With the Central Park project, RDG added to its knowledge of the town and college from past experience with extra research: feedback from community engagement, coordination with the historical society and chamber of commerce, and interviews with families who had lived in Grinnell for generations. The connection to the past was important to the community in part because the land the park sits on was donated by one of the town founders.

"We put together a document of discovery on the front end of the project to say, 'This is what we know about the park and the history of the park,' and the advisory committee that was giving feedback to our team during the whole design process was able to pull out of that the things they thought were important to try to integrate into the design of the park in some way," Crawford said.

The project, which also included a performance stage and amphitheater, open space, and playgrounds, got funding from the city, donors and a grant.

Behrens said the positive results are due in part to the decade of planning.


"Process matters," he said. "Engage people early and often about their vision for a particular project. Be patient and persistent. Let the project develop at its own pace, but keep moving forward. I believe it is easier to find funding for a large, well-thought-out project than a smaller project that lacks vision. Initially, people questioned our ability to finance such a significant project, but great projects have a way of finding resources."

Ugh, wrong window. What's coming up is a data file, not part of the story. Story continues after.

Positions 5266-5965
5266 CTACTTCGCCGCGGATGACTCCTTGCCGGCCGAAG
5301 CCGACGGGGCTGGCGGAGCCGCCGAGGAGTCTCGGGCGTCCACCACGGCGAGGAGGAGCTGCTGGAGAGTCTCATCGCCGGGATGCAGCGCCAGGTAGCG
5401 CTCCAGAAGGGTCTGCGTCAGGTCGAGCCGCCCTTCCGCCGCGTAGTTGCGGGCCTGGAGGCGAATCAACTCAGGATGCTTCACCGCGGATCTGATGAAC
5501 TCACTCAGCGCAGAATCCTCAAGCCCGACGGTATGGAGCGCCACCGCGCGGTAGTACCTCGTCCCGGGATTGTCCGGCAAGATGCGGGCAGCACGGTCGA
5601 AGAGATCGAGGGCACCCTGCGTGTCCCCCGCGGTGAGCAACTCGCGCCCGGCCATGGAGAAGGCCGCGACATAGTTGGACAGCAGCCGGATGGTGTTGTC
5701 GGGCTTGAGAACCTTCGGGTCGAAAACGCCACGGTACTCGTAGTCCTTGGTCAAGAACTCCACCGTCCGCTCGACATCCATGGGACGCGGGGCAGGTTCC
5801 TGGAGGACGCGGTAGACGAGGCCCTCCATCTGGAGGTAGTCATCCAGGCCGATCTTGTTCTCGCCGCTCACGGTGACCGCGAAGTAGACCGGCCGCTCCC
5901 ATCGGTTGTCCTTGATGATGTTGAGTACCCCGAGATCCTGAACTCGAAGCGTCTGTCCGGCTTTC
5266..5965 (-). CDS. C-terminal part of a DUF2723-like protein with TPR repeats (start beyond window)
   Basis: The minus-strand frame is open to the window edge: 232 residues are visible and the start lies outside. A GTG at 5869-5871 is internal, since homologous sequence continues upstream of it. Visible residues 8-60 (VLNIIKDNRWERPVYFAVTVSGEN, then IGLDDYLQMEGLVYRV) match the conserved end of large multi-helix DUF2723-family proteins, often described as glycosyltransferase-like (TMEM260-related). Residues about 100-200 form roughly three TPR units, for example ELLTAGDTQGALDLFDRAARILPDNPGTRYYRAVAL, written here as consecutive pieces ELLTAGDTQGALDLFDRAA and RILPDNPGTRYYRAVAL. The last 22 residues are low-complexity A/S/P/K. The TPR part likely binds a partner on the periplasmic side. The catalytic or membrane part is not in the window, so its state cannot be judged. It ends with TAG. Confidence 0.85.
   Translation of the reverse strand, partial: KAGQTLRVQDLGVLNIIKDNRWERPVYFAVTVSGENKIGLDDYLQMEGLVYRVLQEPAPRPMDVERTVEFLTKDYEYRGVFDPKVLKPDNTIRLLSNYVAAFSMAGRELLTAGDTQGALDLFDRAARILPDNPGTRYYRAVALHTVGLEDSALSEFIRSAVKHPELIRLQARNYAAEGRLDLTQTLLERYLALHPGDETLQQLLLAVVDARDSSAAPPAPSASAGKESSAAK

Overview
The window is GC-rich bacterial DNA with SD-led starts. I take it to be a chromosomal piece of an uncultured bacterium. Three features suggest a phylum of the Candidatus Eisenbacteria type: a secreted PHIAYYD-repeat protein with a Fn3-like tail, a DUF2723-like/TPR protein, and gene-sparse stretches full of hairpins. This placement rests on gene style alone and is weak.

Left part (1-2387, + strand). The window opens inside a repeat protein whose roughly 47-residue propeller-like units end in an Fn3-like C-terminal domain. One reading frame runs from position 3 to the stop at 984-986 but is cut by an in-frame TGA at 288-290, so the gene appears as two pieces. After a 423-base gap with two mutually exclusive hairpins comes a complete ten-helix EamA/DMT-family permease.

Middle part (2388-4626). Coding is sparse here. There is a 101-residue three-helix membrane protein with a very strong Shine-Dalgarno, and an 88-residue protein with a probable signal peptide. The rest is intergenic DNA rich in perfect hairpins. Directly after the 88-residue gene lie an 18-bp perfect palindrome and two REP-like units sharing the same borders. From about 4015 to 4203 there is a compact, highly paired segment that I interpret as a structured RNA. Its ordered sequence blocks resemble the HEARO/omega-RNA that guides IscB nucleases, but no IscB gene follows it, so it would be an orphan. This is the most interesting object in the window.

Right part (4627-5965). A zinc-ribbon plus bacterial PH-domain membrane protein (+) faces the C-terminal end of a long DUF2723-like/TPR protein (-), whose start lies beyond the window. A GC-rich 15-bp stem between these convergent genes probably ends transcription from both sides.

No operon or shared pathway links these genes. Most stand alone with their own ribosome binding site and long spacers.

Jim Figurski, senior associate/landscape architect with Greenworks, a sustainability-focused firm based in Oregon, said the wealth of visual and digital entertainment today as well as the movement of younger people to the city has increased the value of incorporating interaction with nature—nature play—into landscape design.

"Nature play systems aim to reconnect children and adults with natural materials and mini-ecosystems that mimic or give some sense of the wild otherwise not found in close proximity to the urban environment," Figurski said. "These systems often incorporate natural materials such as rock, wood, sand, water, living plant materials and the means to interact with these materials in creative and innovative means devised by the user."

As an example, Greenworks collaborated with Portland Parks & Recreation to replace an outdated playground with a nature-based play environment.

Focused on developing a context-sensitive design that would reference the specific characteristics of the site and its surrounding community, Greenworks incorporated sustainable features like water conservation, drought-tolerant planting design, efficient irrigation, native or native-adaptive plant material, sustainable stormwater management, incorporation of salvaged concrete repurposed for water play elements, and many salvaged logs for climbing features and custom benches. Nature play and sustainability are natural partners.

"Where facilities and open space are developed in and around our urban cores, these recreational spaces are also being asked to: address runoff from increased impervious surfaces; reduce heat island affects; mitigate flooding; act as fire-breaks; provide social gathering spaces; and provide greenways for the migration of birds, bees (pollinators) and other wildlife," said Figurski.

Bradley McCauley, managing principal for Chicago-based Site Design Group, said the work his company has done for the Space to Grow program, a collaboration among Chicago Public Schools, the Healthy Schools Campaign and Openlands, seeks to transform Chicago schoolyards into beautiful and functional spaces to play, learn, garden and be outside.

Each of the several Space to Grow projects Site Design has done provides physical activity, opportunities for learning and exploration, and green infrastructure improvements to alleviate neighborhood flooding. They can feature stages and outdoor classrooms, stormwater runnels, artificial turf fields, basketball courts and running tracks.